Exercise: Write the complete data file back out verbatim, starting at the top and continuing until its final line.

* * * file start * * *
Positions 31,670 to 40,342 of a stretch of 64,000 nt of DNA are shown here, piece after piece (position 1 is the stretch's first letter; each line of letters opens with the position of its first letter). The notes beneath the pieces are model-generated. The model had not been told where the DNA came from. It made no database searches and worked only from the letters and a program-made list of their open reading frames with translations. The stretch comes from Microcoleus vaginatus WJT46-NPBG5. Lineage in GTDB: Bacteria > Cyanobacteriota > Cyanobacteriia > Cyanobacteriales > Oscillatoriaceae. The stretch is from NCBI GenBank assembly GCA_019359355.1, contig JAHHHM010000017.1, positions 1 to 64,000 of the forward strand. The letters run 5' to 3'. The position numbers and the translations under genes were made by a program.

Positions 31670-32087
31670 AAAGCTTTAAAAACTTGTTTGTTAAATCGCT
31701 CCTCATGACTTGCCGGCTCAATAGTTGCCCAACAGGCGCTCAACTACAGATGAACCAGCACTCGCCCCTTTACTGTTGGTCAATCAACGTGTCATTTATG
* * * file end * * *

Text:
Positions 31,670 to 40,342 of a stretch of 64,000 nt of DNA are shown here, piece after piece (position 1 is the stretch's first letter; each line of letters opens with the position of its first letter). The notes beneath the pieces are model-generated. The model had not been told where the DNA came from. It made no database searches and worked only from the letters and a program-made list of their open reading frames with translations. The stretch comes from Microcoleus vaginatus WJT46-NPBG5. Lineage in GTDB: Bacteria > Cyanobacteriota > Cyanobacteriia > Cyanobacteriales > Oscillatoriaceae. The stretch is from NCBI GenBank assembly GCA_019359355.1, contig JAHHHM010000017.1, positions 1 to 64,000 of the forward strand. The letters run 5' to 3'. The position numbers and the translations under genes were made by a program.

Positions 31670-32087
31670 AAAGCTTTAAAAACTTGTTTGTTAAATCGCT
31701 CCTCATGACTTGCCGGCTCAATAGTTGCCCAACAGGCGCTCAACTACAGATGAACCAGCACTCGCCCCTTTACTGTTGGTCAATCAACGTGTCATTTATG